A new study has found a need to increase public awareness of key bowel cancer risk factors, including excess alcohol consumption and having diabetes, in a bid to help reduce Tasmania’s high level of bowel cancer cases.
University of Tasmania researchers have conducted the first large-scale survey across the state to identify gaps in public awareness of bowel cancer risk factors, symptoms and screening.
Tasmania has the highest levels of bowel cancer in Australia.
Researchers surveyed 3703 Tasmanians and found while nine out of 10 people were aware that having a close relative with bowel cancer increased their chances of developing the disease, only five out of 10 or fewer knew that low physical activity levels, excess alcohol consumption and having diabetes increased their risk.
The study, funded by Cancer Council Tasmania, also found:
- Most respondents were aware that blood in a stool was a possible sign of bowel cancer, but more than half were not confident they would be able to notice a bowel cancer symptom
- One in three participants did not know the starting age for the National Bowel Cancer Screening Program is 50 years.
“We know that Tasmania has the highest levels of bowel cancer in Australia, but we’re not sure why,” public health researcher Dr Simone Lee, from the University’s Centre for Rural Health, said.
“If bowel cancer is found early, over 90% of patients can be successfully treated and unlike other cancers, there is a lot we can do to avoid a diagnosis. It is a highly preventable and treatable condition if caught early.
“How aware Tasmanians are about bowel cancer risk factors, symptoms and screening is not clear and was the main reason we undertook the survey.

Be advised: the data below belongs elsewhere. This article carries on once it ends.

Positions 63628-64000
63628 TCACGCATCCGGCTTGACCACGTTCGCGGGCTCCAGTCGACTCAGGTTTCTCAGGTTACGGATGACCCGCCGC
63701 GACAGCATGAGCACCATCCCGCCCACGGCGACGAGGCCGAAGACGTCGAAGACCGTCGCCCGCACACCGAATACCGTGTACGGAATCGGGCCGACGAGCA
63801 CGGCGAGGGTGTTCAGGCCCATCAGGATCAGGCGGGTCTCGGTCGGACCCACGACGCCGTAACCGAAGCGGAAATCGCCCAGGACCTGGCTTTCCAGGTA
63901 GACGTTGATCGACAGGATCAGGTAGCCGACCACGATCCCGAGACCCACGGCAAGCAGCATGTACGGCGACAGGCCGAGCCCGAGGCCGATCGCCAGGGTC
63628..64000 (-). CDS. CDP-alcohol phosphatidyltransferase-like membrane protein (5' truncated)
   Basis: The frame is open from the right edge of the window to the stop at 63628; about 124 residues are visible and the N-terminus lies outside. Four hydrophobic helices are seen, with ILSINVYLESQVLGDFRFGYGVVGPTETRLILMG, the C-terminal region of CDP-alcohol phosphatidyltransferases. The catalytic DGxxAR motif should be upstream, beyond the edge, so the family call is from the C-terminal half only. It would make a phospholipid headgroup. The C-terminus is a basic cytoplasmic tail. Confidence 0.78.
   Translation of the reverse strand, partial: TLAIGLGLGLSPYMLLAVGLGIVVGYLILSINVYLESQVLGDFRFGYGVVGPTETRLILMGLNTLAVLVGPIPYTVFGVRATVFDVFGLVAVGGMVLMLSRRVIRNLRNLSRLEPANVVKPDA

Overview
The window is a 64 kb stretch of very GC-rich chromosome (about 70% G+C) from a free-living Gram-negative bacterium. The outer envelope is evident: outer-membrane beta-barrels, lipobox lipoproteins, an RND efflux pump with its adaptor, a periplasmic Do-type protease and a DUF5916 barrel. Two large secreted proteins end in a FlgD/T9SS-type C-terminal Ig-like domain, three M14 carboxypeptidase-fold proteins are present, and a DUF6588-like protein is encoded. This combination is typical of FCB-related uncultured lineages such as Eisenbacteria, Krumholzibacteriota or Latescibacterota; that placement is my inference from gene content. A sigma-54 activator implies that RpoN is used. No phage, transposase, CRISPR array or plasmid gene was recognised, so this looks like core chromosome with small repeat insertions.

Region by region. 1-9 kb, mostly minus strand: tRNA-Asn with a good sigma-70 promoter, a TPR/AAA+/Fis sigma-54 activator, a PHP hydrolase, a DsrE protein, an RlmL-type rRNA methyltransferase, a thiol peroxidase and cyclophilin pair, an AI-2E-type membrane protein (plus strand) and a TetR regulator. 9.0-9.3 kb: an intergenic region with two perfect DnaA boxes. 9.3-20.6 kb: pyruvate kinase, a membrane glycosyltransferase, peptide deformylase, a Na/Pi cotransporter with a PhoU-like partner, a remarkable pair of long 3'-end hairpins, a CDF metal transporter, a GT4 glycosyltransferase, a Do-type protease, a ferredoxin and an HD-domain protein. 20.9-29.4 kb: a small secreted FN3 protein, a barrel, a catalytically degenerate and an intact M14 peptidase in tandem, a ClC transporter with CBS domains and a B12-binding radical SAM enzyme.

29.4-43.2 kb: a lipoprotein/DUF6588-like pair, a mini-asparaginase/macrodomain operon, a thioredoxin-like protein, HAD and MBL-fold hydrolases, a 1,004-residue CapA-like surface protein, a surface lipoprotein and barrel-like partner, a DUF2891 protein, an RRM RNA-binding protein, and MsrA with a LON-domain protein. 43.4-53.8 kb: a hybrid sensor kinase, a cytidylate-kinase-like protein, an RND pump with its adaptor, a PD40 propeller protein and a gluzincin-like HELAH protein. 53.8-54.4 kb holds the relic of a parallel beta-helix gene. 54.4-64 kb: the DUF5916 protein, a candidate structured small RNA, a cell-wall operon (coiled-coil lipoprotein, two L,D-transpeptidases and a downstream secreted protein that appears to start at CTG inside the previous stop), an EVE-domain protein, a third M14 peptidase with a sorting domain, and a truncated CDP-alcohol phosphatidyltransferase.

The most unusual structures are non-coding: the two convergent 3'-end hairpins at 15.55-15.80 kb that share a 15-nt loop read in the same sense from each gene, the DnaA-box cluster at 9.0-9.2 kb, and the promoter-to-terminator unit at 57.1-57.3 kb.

“Limited awareness of established bowel cancer risk factors such as low physical activity levels and increased alcohol consumption are concerning but not surprising.
“While most people would say that moving more and drinking less alcohol is good for their health, they do not necessarily make the connection with bowel cancer prevention.”
Cancer Council Tasmania CEO Penny Egan said studies such as this are important by providing a greater understanding of where focus needs to be around increasing awareness of risk factors with bowel cancer and subsequently how to reduce the risk.
“If detected early, the chance of successful treatment and long-term survival improves significantly. Detection and treatment at Stage 1 results in a 98% chance of relative survival after five years,” Mrs Egan said.
“Between 2013 and 2017, Tasmanians had the highest age-standardised incidence rate for bowel cancer in the nation.
“But the five-year survival rate for all Tasmanians with colorectal cancer diagnosed in 2013-2017 was 71.6%, which showed marked improvement from the 46.6% seen for colorectal cancers diagnosed in 1988-1992.
“One of the reasons for increased rates of detection can be attributed to the high number of Tasmanians who participate in the national Bowel Cancer Screening program.
“Tasmania has the highest participation rate at 49% – equal with South Australia. But this also indicates that 51% of those invited to participate are not taking the test.”
In a further research partnership with the Centre for Rural Health, Cancer Council Tasmania has provided a grant to Dr Kehinde Obamiro towards the co-design of an educational intervention to improve bowel cancer awareness and screening in a rural community.
“Since its establishment in 1995, Cancer Council Tasmania has provided over $6.2 million towards cancer research,” Mrs Egan said.
“All the funds have been provided to Tasmanian researchers and towards clinical trials at the RHH and LGH.”